Distribution Number of library dependencies for sshd
OpenBSD 7.5 (baseline) 4
Alpine Linux 3.19 4
Gentoo 5 (*)
Oracle Linux 9.1 26
Rocky Linux 9.2 26
Ubuntu 22.04 26
CentOS 8 30
CentOS 7 47

(*) For Gentoo, I emerged the openssh ebuild using default USE settings (eg, whatever the handbook said to use). Depending on USE settings, this might be larger in some instances. My Gentoo install was using OpenRC, not systemd.

The values in the preceding table were gathered by running ldd against the openssh sshd binary, and deducting counts for common things like, vdso entries, and the binary itself.

Note: In general, you should never run ldd against untrusted binaries. My tests were performed in disposable, isolated VMs for this very reason.

As you can see, some distributions ship quite thin sshd binaries, only linking in things like libc and pthreads, while others simply link the entire universe into the binary. Granted, some of the distributions listed (eg, CentOS 7) are very old and approaching or past EOL, but you can see that there is a huge jump between distributions that care about thinness and smaller security footprint and those that do not. Over time the count appears to be reducing, but even the thinnest sshd in these “bloated” distributions links in 5-6x the number of dependencies than the thinnest on the list.

“You can’t have bugs in code you don’t have”

One of the issues with linking in a huge list of dependencies is that you get saddled with the vulnerabilities associated with each, even if you didn’t want or need the functionality from that dependency. This makes tracking and patching vulnerabilities in your application more difficult than it has to be. For example, some of the distributions listed above linked into sshd libraries to support Kerberos and smart card logins. How many installations require that? 5%? 10%? Nonetheless, in order to cover all possible business use cases, these distributions have decided that everyone is going to get that support, just in case. This now exposes any vulnerabilities in those libraries to the entire community.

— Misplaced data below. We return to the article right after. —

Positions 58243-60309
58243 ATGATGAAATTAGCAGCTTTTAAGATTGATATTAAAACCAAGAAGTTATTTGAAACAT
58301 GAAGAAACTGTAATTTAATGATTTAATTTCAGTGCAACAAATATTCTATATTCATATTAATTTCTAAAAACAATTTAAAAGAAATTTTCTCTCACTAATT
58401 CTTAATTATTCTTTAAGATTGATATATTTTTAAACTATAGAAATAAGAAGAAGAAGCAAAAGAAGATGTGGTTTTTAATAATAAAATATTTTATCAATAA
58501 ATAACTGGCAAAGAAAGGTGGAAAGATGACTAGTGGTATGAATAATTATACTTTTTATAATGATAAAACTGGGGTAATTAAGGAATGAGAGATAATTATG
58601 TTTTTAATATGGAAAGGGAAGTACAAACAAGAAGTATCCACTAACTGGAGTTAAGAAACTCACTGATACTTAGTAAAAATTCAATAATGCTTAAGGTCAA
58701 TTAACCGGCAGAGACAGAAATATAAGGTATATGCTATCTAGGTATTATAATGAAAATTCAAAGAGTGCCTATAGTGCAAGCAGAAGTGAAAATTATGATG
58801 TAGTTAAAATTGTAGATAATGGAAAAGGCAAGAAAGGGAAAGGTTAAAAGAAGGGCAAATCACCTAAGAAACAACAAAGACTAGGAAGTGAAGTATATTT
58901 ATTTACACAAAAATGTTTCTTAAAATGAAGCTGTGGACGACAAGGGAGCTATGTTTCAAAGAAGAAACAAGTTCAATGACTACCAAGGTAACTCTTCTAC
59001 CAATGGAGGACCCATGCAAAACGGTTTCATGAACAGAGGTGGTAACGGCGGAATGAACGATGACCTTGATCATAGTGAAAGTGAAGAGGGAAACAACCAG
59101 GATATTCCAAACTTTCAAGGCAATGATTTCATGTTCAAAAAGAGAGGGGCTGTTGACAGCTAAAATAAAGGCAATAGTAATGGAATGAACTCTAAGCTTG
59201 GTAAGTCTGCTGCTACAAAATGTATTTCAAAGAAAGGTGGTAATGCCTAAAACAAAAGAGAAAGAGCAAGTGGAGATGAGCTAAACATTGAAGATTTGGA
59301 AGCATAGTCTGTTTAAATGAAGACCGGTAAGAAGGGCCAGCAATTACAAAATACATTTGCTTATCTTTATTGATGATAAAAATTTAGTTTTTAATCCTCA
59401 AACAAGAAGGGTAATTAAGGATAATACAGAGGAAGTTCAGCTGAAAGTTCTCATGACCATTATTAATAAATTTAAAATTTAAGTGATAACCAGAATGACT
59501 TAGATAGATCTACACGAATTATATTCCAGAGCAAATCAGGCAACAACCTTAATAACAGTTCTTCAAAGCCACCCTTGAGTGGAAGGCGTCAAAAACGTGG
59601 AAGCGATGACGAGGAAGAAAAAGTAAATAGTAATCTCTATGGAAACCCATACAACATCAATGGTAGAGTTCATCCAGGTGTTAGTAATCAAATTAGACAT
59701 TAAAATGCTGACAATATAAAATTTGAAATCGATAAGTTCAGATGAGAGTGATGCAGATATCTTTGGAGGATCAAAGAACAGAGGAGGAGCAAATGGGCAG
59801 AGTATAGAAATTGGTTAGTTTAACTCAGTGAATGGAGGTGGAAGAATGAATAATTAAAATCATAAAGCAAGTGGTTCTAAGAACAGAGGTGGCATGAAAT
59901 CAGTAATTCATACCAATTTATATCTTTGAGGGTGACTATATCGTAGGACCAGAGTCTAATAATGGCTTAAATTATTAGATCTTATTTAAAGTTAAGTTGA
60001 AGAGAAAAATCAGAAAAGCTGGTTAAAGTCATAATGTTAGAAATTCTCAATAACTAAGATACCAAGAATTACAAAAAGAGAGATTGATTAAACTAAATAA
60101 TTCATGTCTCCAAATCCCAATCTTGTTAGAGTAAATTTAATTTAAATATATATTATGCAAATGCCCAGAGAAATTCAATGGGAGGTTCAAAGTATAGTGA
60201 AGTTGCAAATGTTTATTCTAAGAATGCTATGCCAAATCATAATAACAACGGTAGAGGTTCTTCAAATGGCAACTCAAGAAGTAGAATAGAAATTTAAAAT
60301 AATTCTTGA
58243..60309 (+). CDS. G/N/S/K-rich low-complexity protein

So what can you do? Few people are going to build their own sshd independent from the distribution maintainer since going down that road leads to a bunch of other headaches. So we’re basically stuck with possibly vulnerable packages, through no fault of our own.


One of the things we do at Deepfactor is help customers understand their vulnerability posture and remediation priority based on runtime usage analysis. We can tell you specifically which vulnerable dependency has been loaded into memory and executed, so when things like this happen, you can quickly bubble the most important remediation to the top of the list. The converse of this is we can also tell you what is not used, so you can remove such landmines from your environment. Although legacy SCA tools (we call these SCA 1.0) can list what dependencies you have in your environment, they fall short of being able to tell you what is actually used, which is important in this case.

A Final Thought

It is my belief that this type of supply chain attack will continue as long as we have universally used repositories whose maintainers have either lost interest in maintenance or have abandoned the code entirely. There are many other open source libraries besides xz that fall into this category, and even if a universally used library is maintained today, there is no guarantee that this will continue. If a maintainer loses interest in maintaining their code, and a random person comes along and expresses interest in taking over maintenance, why would the original maintainer not say “sure, have at it”? Until this problem is solved (and I’m not sure it ever will be), tools like Deepfactor will prove valuable to protect you by telling you how exposed you are and the order in which you should remediate issues.

Additional Resources

I found these links helpful in writing this piece:

If you’d like to learn more about how Deepfactor can help in situations like this, contact us to connect with our team.